Room 90 at the BM

Maggi Hambling – Touch: works on paper, Room 90, The British Museum, until 29th January 2017 

French portrait drawings from Clouet to Courbet, Room 90, The British Museum, until 29th January 2017

 

Rosie, the stuffed rhinoceros in Ipswich Museum, 1963. Ink 48.3 x 34.9 cm, Maggi Hambling © The Trustees of the British Museum

Rosie, the stuffed rhinoceros in Ipswich Museum, 1963.
Ink 48.3 x 34.9 cm,
Maggi Hambling © The Trustees of the British Museum

The British Museum’s Room 90 plays host to two very good exhibitions of drawings.  The first Touch features forty works by that great British contemporary artist Maggi Hambling who although proficient in all media – painting, drawing, printmaking, sculpture – regards drawing as the heart of her working practice.

The show’s title ‘Touch’ reflects Hambling’s belief that there is a deep connection between artist and subject.  She explains: : ‘I believe the subject chooses the artist, not vice versa, and that subject must then be in charge during the act of drawing in order for the truth to be found. Eye and hand attempt to discover and produce those precise marks which will recreate what the heart feels. The challenge is to touch the subject, with all the desire of a lover.’

Father painting 16/1/94 (4), 1994. Ink on paper. 61 x 49 cm © Maggi Hambling; photo: Douglas Atfield

Father painting 16/1/94 (4), 1994.
Ink on paper. 61 x 49 cm
© Maggi Hambling; photo: Douglas Atfield

The show also marks the gift of fifteen works by the artist to the British Museum and follows on from the idea, originated by Francis Towne in 1816, of artists giving some of their works to the Museum.

Portrait of Jean-Baptiste de Champaigne and his wife Geneviève , Nicolas de Plattemontage, 1677, 260.00 x208.00 mm, Black chalk with red and white chalk on paper © The Trustees of the British Museum

Portrait of Jean-Baptiste de Champaigne and his wife Geneviève , Nicolas de Plattemontage, 1677,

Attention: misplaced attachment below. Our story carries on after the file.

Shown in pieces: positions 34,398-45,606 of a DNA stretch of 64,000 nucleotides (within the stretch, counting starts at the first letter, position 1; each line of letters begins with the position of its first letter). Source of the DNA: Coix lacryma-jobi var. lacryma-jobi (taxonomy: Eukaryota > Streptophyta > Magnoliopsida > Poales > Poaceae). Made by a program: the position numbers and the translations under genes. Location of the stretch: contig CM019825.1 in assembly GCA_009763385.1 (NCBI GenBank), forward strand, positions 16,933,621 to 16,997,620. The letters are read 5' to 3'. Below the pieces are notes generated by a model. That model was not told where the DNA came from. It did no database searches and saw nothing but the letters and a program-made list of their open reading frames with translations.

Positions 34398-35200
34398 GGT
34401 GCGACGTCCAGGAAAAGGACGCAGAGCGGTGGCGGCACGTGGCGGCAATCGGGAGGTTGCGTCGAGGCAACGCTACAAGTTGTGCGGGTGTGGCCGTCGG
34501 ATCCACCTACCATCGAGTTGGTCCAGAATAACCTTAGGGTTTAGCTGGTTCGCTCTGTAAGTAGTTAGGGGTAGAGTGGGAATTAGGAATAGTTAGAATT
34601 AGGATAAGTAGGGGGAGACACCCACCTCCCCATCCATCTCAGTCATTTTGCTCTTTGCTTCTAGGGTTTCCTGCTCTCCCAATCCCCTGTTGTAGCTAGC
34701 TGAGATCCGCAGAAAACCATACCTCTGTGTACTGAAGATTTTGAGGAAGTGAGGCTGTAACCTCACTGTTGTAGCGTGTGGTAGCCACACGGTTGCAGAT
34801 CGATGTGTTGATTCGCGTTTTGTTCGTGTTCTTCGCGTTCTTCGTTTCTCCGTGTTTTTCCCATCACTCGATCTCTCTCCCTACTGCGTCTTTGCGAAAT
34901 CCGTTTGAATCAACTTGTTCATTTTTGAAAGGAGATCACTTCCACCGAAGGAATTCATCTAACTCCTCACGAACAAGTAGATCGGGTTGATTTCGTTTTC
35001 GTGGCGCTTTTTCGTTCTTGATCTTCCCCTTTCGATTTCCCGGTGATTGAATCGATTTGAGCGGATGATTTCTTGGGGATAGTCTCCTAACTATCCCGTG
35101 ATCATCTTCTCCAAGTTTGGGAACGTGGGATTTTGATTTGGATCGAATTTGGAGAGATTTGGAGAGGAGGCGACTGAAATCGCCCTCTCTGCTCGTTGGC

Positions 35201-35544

260.00 x208.00 mm, Black chalk with red and white chalk on paper
© The Trustees of the British Museum

Nearby is French portrait drawings from Clouet to Courbet a wonderful selection that highlights the Museum’s notable holdings of French portrait drawings. There is something intimate about a drawing – as Maggi Hambling suggests – and so no wonder artists used it to depict family and friends.  It is also a good medium to try out new ideas of portraiture. As well as these ravishing drawings there are examples in other media including enamels, medals and an onyx cameo.

Leopold Mozart and his two children, Wolfgang Amadeus and Marie Anne, 1777, 320 x 200 mm. Watercolour and bodycolour, on contemporary gold, black and green wash mount © The Trustees of the British Museum

Leopold Mozart and his two children, Wolfgang Amadeus and Marie Anne, 1777,
320 x 200 mm. Watercolour and bodycolour, on contemporary gold, black and green wash mount
© The Trustees of the British Museum

britishmuseum.org

Gustave Courbet, Self Portrait , 570.00 x 450.00 mm, 1852, Black chalk and charcoal on paper © The Trustees of the British Museum

Gustave Courbet, Self Portrait ,
570.00 x 450.00 mm, 1852,
Black chalk and charcoal on paper
© The Trustees of the British Museum

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